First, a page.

|Carol Scully, director of Foundation and Corporate Relations seeks grants for the university from local and national foundations, corporations and private agencies.|
When University Relations decided to spearhead a comprehensive campaign drive seven years ago, they needed someone to work with corporations, foundations and private funding agencies.
Carol Scully was their leading lady.
As director of Foundation and Corporate Relations, Scully helped Wesleyan raise more than $30 million from 219 funding sources for the recently completed Wesleyan Campaign. Most of these donations range between $10,000 and $3 million.
Weve been quite successful, she says, modestly. But it was a team effort.”
Scully has mastered a process to find grants. She begins by researching prospective sources foundations, corporations and other public and private funding agencies analyzing their support interests and how much they could give or have given in the past. Shell send them a letter of inquiry, write up a grant proposal and invite them to tour Wesleyan. Each tour is catered to the program officers, and usually includes a meeting with President Doug Bennet.
We love to have them visit, so we can show off Wesleyan, and show theyll be making a good investment when they give to Wesleyan, she says. Its usually easy to sell Wesleyan. Funders are attracted to an organization that knows where it is going.
In addition to the Wesleyan Campaign, Scullys office helped raise more than $1 million – or 50 percent of the total dollars to start-up and fund the Green Street Arts Center. The funds were contributed by corporations, foundations, and federal, state and local government agencies.
Many foundation grants during the campaign helped establish new academic initiatives. For example, grants from the Andrew W. Mellon Foundation have funded the Center for Faculty Development, a post-doctoral program at the Center for the Americas, and the environmental studies program. The Freeman Foundation gave Wesleyan $1.9 million that created the Asian Asian/American Initiative. In 2000, the W. M. Keck Foundation awarded Wesleyan $500,000 to jump start its genomics program, and the Surdna Foundation gave three $75,000 grants in 2003, 2004 and 2005 to support the Service Learning Center, part of the Center for Community Partnerships.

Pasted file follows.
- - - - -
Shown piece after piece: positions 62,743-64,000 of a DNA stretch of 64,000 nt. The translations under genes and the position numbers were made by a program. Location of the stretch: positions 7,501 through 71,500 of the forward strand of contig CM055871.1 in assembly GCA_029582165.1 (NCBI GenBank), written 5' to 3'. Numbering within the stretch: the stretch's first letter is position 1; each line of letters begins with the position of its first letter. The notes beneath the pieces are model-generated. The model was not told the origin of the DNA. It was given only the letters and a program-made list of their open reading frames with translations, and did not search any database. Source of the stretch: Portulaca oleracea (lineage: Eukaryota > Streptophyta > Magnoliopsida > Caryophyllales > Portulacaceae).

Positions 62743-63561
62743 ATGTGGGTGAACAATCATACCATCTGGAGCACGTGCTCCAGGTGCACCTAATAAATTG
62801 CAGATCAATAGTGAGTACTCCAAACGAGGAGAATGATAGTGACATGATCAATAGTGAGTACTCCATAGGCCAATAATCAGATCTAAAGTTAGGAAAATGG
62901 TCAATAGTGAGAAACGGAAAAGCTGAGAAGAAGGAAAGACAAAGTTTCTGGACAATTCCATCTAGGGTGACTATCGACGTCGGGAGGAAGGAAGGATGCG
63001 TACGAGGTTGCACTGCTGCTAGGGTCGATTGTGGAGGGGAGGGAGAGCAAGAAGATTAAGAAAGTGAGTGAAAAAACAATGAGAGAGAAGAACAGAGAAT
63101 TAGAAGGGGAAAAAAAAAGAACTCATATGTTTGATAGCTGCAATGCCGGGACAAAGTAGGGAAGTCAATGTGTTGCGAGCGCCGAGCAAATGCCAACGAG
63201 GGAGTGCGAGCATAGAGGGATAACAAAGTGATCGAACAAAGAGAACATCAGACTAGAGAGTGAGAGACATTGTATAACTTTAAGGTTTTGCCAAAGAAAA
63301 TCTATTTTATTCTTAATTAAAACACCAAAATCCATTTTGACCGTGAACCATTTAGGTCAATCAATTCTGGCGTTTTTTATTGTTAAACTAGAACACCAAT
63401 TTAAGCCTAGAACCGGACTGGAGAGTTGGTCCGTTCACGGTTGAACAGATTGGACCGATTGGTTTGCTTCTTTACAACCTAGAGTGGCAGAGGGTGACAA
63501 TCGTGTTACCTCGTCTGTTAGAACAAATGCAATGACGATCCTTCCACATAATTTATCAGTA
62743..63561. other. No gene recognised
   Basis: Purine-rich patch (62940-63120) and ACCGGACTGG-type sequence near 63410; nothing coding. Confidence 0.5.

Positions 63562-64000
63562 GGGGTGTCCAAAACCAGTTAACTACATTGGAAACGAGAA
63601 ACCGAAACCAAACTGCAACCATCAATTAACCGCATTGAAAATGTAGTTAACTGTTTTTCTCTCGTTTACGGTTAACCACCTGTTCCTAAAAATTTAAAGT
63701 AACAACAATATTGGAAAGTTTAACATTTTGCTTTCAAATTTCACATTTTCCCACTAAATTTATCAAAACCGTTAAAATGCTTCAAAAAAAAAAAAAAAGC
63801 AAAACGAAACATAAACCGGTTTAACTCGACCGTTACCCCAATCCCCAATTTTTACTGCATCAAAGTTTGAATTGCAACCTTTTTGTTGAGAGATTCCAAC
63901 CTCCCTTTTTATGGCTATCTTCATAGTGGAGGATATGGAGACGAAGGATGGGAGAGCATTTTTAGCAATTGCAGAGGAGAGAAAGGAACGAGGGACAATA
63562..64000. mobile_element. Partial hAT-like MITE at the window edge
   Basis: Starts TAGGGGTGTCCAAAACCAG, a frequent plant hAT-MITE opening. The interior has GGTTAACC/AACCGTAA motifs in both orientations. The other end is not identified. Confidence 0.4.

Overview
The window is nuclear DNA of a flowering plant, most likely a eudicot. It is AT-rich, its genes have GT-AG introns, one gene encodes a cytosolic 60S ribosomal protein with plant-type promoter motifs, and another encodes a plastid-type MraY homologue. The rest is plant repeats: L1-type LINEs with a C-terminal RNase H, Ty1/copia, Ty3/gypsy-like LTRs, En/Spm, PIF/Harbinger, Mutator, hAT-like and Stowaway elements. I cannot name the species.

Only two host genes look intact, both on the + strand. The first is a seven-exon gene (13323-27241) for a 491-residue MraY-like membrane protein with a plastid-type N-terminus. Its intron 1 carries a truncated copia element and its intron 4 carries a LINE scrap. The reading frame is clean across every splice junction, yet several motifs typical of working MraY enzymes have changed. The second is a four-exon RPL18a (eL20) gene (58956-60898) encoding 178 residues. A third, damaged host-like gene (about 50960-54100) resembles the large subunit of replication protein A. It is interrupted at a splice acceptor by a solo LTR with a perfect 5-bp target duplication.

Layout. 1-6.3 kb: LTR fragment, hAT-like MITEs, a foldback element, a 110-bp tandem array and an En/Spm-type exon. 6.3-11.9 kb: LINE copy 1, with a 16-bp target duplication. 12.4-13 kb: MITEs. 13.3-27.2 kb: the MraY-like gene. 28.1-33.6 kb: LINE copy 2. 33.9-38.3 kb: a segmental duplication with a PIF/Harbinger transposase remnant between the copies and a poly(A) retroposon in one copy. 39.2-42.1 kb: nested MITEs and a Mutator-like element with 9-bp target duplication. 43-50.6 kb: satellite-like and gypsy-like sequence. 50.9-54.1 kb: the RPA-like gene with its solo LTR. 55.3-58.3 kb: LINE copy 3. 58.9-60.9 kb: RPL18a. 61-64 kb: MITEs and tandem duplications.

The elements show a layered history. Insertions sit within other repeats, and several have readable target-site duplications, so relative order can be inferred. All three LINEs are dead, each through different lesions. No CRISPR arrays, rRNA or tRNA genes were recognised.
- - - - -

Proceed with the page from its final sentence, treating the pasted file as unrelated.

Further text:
The key factor is to maintain good relationships with our donors, she says. When awarded a grant, we make sure we do what we said we would do and show results. Funders like to know their money has made a difference.
Though Scully works for University Relations, shes more than willing to help anyone, campus wide, with grant-writing procedures. She encourages faculty members to stop by with drafts of grant proposals used to fund their research or special projects.
Were sort of grant central here, she says. We edit, tutor and do whatever we can to be helpful. Sometimes people need help every step of the way, while others just need a signature.
Scullys office has collaborated with Academic Affairs and Financial Services to create a grant Web site, http://www.wesleyan.edu/grants. The site provides databases for corporate, foundation and government-affiliated funding sources and highlights the grant-writing process. The three offices work closely together to support the Wesleyan community in their search for external funding – from the initial search for sources, to development of the proposal, to the administration of the award.
Scully, who earned a bachelors degree in English from Fairfield University and a masters degree in communications from Syracuse University, said she acquired most of her grant-writing skills on the job. She worked in Wesleyan’s development office doing corporate and foundation giving between 1983 and 1987. She tutored English at Manchester Community College and wrote grant proposals for the Science Center of Connecticut and Saint Joseph College in West Hartford. And in 1997, she returned to Wesleyan as the director of foundation and corporate relations, building the new department from scratch. She oversees Betsy McCormick, associate director and Christina West-Webster, administrative assistant.
“She is an extremely effective Director of Foundation and Corporate Relations because she is very skilled, has extremely high standards, respects and works well with many different constituencies, and is thoughtful and proactive,” says Ann Goodwin, assistant vice president for University Relations. “She is also a delightful colleague and a consummate team player who is always looking out for what is best for Wesleyan. We are very lucky to have her.”
Scully is also co-chair of the Resource & Development Committee for the Project to Increase Mastery of Mathematics (PIMMS) Advisory Council.
Working at Wesleyan is very rewarding, she says. I get to work with many different people from many different areas. It can be very interesting.
Scully lives in Hebron, Conn. with her husband, Jack and children Dan, 15, and Maura, 18. Most of her free time is spent at high school athletic events or in her garden. But before spring hits, shes going to take up a new sport herself squash.
The new squash facilities here at Wesleyan are quite appealing, she says.
|By Olivia Drake, The Wesleyan Connection editor|